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8 Portland Parks to See on Vacation
For those looking to explore Portland, these parks have it all.
Mount Tabor Park is a favorite spot for views, nature and exercise on Portland’s east side.(Getty Images)
From the world’s smallest to one of the country's largest, Portland, Oregon, has more than 140 city parks to meet your needs, whether for relaxation or recreation. U.S. News spoke with local experts to identify Portland’s top parks to visit. Here's what they recommend.
Mill Ends Park
Word gets around about Portland’s Forest Park, one of the nation’s largest urban forests, with miles and miles of hiking trails, old-growth forests and spectacular views. But have you heard of Mill Ends Park? It was recognized by the Guinness World Records as the world's smallest park and is so tiny it would be overlooked unless you’re looking for it.
[Read: The Best Hotels in Portland.]
Andy L. Welsh, front office manager at Hotel deLuxe, says, “You don’t go there to have a picnic, certainly, but it’s fun to see it. That is just the Portland way. We’ve got a little bit of everything, from big and beautiful to little and funky.”
Washington Park’s location overlooking the city befits its role as the city’s crown jewel park. Its 400-plus acres are home to more than a few must-see Portland attractions, including the Portland Japanese Garden, International Rose Test Garden, Oregon Zoo and Portland Children’s Museum.
“I would say that's probably the best park,” says Alex Dawes, general manager at the Embassy Suites Portland – Downtown, adding that its views of downtown Portland and Mount Hood are particularly noteworthy.
The Japanese Garden, which recently completed an expansion and renovation project, is a must-see for Portland visitors and locals. Welsh says, “It is not the one people are always going to know about. It is a four-seasons-type of adventure. I love it up there, especially with the new build that they have done. The views of the Portland area are great, as well as the garden itself.”
Mount Tabor Park
Mount Tabor Park, located in the heart of Portland’s east side, is a local favorite.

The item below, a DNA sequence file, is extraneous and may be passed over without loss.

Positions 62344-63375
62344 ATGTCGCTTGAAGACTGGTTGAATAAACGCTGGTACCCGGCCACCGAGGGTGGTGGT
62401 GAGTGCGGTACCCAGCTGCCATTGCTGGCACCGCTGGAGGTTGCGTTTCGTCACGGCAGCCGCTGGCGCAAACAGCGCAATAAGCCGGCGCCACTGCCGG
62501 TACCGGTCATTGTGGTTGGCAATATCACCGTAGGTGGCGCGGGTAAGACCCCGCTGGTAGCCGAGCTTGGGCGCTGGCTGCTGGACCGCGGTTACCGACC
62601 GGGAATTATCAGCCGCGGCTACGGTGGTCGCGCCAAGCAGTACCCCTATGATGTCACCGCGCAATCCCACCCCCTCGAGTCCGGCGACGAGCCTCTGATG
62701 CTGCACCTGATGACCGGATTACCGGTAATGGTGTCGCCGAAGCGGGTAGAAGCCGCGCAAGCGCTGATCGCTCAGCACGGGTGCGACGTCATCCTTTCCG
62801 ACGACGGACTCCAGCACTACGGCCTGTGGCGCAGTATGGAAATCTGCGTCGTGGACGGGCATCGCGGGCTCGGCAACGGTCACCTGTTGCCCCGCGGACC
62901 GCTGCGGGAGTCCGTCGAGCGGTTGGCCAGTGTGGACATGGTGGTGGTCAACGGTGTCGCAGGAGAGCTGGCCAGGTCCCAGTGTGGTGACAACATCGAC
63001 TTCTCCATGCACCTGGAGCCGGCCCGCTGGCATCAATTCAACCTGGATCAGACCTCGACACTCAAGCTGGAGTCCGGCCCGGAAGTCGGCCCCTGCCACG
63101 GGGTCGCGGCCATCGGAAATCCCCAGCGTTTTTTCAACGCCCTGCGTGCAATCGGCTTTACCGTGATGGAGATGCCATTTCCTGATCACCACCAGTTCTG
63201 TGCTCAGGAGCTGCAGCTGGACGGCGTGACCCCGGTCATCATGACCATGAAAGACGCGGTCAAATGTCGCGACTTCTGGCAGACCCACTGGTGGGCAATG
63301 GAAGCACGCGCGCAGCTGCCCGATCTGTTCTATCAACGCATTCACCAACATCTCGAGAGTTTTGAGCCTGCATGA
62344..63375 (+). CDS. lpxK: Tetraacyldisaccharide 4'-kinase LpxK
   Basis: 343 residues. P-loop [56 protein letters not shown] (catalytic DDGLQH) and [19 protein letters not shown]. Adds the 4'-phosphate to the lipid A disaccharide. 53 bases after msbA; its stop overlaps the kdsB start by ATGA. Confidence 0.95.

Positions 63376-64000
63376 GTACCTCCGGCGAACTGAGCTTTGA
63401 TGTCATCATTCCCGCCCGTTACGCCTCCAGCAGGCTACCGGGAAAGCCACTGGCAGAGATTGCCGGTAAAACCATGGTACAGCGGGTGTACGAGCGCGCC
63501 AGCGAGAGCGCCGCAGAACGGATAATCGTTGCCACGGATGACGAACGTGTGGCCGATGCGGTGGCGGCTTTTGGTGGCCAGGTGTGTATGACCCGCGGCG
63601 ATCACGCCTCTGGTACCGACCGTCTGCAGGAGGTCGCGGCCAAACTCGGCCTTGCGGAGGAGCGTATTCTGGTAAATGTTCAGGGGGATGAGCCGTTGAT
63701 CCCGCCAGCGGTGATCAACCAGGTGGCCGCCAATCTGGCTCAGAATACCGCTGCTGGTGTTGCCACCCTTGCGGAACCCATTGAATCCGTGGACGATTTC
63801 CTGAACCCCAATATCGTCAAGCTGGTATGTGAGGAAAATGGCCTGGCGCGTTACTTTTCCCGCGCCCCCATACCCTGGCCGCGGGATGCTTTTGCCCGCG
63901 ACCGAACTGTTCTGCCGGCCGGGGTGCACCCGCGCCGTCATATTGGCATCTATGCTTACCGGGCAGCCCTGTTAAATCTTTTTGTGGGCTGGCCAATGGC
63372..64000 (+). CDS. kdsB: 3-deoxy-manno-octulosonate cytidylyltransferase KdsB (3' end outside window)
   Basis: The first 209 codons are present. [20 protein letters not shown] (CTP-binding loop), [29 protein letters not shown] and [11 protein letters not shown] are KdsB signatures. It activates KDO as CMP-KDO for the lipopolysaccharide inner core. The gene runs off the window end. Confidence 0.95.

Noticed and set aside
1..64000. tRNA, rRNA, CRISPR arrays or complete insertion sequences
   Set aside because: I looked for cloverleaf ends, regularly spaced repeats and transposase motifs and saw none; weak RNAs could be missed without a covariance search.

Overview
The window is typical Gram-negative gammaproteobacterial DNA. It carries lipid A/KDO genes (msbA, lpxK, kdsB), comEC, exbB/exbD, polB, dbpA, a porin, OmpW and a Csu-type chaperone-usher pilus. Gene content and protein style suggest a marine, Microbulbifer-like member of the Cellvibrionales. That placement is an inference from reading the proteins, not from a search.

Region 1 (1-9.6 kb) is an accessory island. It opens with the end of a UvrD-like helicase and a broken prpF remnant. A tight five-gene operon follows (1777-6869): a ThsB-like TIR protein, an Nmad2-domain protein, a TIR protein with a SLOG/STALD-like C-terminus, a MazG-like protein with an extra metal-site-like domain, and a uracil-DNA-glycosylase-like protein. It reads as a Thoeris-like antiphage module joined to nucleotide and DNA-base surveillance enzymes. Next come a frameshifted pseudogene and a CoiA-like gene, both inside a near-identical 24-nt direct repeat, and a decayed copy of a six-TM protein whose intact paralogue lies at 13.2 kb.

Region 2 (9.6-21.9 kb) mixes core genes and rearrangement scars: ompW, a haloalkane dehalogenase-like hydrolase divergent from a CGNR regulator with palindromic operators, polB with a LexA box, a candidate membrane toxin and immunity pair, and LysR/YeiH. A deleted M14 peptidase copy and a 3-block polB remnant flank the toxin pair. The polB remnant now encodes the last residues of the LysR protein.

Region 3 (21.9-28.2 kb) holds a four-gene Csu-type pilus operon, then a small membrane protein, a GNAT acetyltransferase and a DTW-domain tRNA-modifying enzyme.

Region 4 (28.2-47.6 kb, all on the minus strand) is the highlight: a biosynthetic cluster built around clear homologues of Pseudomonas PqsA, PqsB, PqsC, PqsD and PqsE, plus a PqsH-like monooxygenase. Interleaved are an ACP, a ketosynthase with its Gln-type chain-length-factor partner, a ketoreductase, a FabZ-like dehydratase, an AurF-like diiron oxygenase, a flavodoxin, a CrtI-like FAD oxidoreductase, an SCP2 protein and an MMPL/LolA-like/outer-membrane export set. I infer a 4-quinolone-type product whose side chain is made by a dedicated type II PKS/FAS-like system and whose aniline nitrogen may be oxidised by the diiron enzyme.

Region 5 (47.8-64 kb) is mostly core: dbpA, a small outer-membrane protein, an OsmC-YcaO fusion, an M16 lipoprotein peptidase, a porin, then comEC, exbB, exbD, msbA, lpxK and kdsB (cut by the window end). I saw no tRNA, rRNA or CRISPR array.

“It's an active, but dormant, volcano on the city's east side, about 6 miles from downtown," says Marcus Hibdon, director of communications and public relations at Travel Portland. "In Portland, that means it's about a 15-minute Uber ride. You get beautiful views from the top of it. You'll see Portland families hang out up there at all times of the day. It's really one of the cherished areas of the city.”
It's also the setting for the annual soapbox derby. Dawes says, “It draws in quite a large crowd of people to cheer them on, and they often have water guns that they're firing at the crowd as they go screaming past. That's definitely a fun park.”
Tom McCall Waterfront Park
Tom McCall Waterfront Park extends along the Willamette River as it passes through downtown Portland. The park includes a paved path along the water, suitable for walking, running, biking or just people-watching. Several of the city’s iconic bridges connect the park to the Vera Katz Eastbank Esplanade, turning that short jog into a longer run.
The park is also home to the Portland Saturday Market, several memorials and annual festivals such as the Waterfront Blues Festival, Oregon Brewers Festival and the Portland Pride Waterfront Festival and Parade.
“Going into Tom McCall Waterfront Park is always, depending on what's going on, a nice, lovely experience – even if there's nothing going on,” says Jordin Heath, front office manager at The Heathman Hotel. “You're walking along the river. It’s quite nice and relaxing.”
Downtown Portland features several small parks perfect for taking a break from visiting museums or shopping for that perfect Portland keepsake. The North Park Blocks and South Park Blocks, which have been developed over the decades since Portland’s early years, have remained local favorites.
“I really like the Park Blocks, either the North or the South Park Blocks,” Heath says. “It's a nice green space in the middle of the city to walk and relax. It's a little bit quieter, and a little bit less traffic. If I am walking through downtown, I'll try to incorporate walking through the Park Blocks.”
[Read: The 6 Best Museums in Portland.]
The kid- and family-friendly Westmoreland Park in southeast Portland was recently rebuilt to encourage unstructured play “away from apps and TV screens,” according to the city. The park is the city’s first permanent nature-based play area. At the park, there are logs and boulders to climb on, a sand and water area to play in, and natural objects (such as tree branches) to build forts with and for other imaginative play.
Council Crest Park
Council Crest Park is one of the highest points in Portland and offers views of the city and neighboring communities. From the viewpoint, you can get a glimpse of Mount Hood, Mount St. Helens, Mount Adams, Mount Jefferson and Mount Rainier. You can drive to the park, or if you’re feeling adventurous, you can hike to it via the 4T.
Another postcard-perfect park is in the St. Johns neighborhood in north Portland. Cathedral Park sits under the iconic St. Johns Bridge with its supporting arches that look like they belong in a cathedral. In the summer, you can attend concerts in the park’s natural amphitheater or launch your kayak from the beach.
“The setting under the St. Johns Bridge and across the river from Forest Park is amazing,” says Lucas Lee, general manager at Hotel Rose - A Staypineapple Hotel. “And you can go swimming there, too.”
To experience more of what Portland has to offer, check out the U.S. News Travel guide.
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